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Bill Callahan and Paul Ryan
Sydney Morning Herald May 26 2015
When the painter meets the musician this week at the Vivid Sydney festival, it will be a meeting of the senses.
Thirroul-based artist Paul Ryan and Texan singer-songwriter musician Bill Callahan have admired each other's work for years but have never met.
Ryan paints listening to Callahan's music. This week at the Sydney Opera House, Callahan will sing to Ryan's paintings.
"I literally can't paint without music," says Ryan, an acclaimed landscape and portrait artist who has been nominated for the Archibald prize 11 times. "It stimulates my mind and feeds into the painting. Bill's music is like taking a ride on a dusty American back road somewhere. He's not talking about a pretty, mainstream America; he's interested in the contradictions and the dark beauty of it. That fascinates me.
"There's something about his voice, too. He has a very deep voice with a very slow, deliberate delivery that is just powerful. I often use music and literature or poetry to somehow feed through me to help my paintings have some gravitas and integrity in the paint."
Callahan, whose style has been compared to that of Leonard Cohen, came across Ryan's work when the painter sent his record company an email asking for permission to use his music in a documentary film about his art practice. Callahan said he would give permission if Ryan sent an artwork he could use on his next album cover, Apocalypse. He loved it so much, he asked Ryan for paintings for his next releases, Dream River and Have Fun With God.
No money has changed hands. "It's quite nice to have some exchanges that are completely moneyless," Ryan says. "We all need money to live, but some things are so special that money is just not a factor."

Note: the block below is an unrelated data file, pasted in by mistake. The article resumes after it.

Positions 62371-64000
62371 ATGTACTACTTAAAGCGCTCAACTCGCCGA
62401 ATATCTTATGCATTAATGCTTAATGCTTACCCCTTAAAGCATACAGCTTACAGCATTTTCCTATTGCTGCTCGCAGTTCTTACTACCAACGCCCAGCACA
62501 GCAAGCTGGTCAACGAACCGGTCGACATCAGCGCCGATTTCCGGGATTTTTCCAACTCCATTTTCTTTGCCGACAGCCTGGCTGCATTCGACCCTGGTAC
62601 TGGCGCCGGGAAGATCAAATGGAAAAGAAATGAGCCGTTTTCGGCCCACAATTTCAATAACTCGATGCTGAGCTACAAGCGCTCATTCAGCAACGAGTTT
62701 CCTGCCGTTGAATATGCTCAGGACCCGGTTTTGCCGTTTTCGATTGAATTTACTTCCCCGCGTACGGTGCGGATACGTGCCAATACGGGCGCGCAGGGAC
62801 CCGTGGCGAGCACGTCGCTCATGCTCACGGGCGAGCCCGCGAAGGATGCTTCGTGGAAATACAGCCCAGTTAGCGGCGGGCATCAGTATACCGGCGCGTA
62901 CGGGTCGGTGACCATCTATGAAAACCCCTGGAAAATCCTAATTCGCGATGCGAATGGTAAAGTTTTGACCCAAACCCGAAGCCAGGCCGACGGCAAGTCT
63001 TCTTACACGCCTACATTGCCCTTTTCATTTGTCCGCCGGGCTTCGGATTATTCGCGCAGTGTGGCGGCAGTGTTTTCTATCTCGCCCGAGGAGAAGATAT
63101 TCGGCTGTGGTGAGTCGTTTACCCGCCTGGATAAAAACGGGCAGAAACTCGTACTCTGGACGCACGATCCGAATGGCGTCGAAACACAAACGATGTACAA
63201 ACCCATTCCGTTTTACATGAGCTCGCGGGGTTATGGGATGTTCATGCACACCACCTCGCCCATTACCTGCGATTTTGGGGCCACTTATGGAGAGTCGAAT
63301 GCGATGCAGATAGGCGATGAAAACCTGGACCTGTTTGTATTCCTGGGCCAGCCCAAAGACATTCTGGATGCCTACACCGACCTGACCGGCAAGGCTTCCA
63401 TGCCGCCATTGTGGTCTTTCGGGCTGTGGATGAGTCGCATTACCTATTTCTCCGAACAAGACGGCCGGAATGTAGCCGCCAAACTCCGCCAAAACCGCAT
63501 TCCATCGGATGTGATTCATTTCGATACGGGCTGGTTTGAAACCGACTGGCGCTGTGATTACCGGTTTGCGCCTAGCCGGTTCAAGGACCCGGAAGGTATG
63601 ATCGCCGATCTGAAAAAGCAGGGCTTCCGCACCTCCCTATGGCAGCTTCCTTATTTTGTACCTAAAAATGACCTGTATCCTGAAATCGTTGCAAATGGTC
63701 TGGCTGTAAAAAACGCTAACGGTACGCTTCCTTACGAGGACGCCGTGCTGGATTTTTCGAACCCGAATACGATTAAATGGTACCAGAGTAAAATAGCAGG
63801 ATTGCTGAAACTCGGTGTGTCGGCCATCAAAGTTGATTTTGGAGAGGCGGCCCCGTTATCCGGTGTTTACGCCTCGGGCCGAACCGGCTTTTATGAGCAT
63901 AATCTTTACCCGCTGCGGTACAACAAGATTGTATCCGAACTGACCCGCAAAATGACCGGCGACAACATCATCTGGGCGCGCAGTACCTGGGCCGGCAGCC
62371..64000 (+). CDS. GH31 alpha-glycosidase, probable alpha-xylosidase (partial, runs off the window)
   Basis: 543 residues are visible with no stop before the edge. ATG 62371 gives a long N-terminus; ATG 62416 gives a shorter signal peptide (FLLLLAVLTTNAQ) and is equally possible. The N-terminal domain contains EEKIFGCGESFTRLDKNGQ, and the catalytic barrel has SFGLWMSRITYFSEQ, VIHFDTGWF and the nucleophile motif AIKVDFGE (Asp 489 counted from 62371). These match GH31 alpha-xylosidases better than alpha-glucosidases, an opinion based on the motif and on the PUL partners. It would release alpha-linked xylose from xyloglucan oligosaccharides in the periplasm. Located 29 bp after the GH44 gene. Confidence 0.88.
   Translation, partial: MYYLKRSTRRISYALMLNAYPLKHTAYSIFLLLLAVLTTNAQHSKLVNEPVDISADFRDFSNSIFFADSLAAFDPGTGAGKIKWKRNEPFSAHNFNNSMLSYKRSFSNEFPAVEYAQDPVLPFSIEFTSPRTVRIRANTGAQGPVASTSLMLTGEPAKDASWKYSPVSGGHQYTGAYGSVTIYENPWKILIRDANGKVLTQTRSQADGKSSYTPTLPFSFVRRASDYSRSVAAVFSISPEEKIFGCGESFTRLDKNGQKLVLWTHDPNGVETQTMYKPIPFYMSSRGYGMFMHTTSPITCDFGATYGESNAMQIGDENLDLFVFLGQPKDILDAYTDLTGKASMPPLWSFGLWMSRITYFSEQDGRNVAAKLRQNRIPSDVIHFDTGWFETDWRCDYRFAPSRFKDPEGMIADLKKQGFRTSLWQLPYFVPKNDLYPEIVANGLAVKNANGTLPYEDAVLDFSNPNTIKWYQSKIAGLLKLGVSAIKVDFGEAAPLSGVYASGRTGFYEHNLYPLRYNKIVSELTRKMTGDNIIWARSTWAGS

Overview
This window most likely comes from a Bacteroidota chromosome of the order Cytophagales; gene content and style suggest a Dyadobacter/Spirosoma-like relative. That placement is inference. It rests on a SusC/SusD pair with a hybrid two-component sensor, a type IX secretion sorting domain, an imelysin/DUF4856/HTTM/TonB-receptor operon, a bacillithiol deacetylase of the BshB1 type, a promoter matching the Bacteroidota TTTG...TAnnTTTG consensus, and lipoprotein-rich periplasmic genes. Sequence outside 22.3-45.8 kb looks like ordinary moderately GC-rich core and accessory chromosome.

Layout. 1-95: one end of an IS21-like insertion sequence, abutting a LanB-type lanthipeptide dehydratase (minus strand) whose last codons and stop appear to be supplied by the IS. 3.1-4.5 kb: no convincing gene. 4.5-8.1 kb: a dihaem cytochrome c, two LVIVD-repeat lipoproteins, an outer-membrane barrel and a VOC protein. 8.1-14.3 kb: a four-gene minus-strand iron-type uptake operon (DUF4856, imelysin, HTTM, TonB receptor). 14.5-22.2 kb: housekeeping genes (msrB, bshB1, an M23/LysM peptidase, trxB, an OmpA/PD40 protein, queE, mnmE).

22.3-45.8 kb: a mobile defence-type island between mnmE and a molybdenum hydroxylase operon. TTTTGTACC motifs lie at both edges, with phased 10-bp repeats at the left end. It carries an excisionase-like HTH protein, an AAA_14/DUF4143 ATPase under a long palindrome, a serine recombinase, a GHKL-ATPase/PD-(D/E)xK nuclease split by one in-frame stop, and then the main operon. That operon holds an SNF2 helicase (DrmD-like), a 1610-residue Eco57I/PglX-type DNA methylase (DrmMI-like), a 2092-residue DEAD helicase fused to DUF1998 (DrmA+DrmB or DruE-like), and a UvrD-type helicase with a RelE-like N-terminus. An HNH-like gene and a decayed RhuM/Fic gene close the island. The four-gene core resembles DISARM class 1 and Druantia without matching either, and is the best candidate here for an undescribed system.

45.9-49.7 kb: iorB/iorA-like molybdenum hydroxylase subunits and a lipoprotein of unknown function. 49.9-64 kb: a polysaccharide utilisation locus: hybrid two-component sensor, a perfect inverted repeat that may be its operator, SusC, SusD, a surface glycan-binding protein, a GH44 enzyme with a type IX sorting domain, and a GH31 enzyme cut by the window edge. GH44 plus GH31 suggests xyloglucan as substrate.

Ryan's paintings will be projected behind Callahan when he plays at the Sydney Opera House this week, as part of the Vivid Sydney festival. Ryan will be at both concerts.
"I don't know a lot about art," Callahan says. "But what really interests me is that he's a contemporary painter who's doing the kind of landscapes that have been done for hundreds of years. They have a vibrancy and something very sensory about them. I feel like I can smell the trees. I can feel the air and the temperature. I feel like I'm actually sitting there seeing the things that he's seeing. Landscapes can be kind of distant and dry, but Paul's paintings are really wet. In that way, it's kind of psychedelic to me. There's also a mysterious edge to them that take it to a level beyond just a landscape. There's a feeling either something good or bad is lurking in the painting."
Ryan says he prefers to listen to pensive music when he's painting because it reminds him of a yearning for "something indefinable that has been lost". "It feeds into my personal story," he says. "I was adopted, and even though I was brought up by incredible people and I have a wonderful family, at the heart of every adopted person is the idea that you were taken away from something before you could even understand what that something was. I find melancholy music particularly stirring and beautiful, in that sense, and I just love the way that feeds into the way I work."
Bill Callahan plays at the Sydney Opera House on May 28-29, vividsydney.com. Paul Ryan has an exhibition of paintings at Big Fat Smile Gallery in Corrimal until June 20. All proceeds from his exhibition goes to an art scholarship program for disadvantaged and refugee children.
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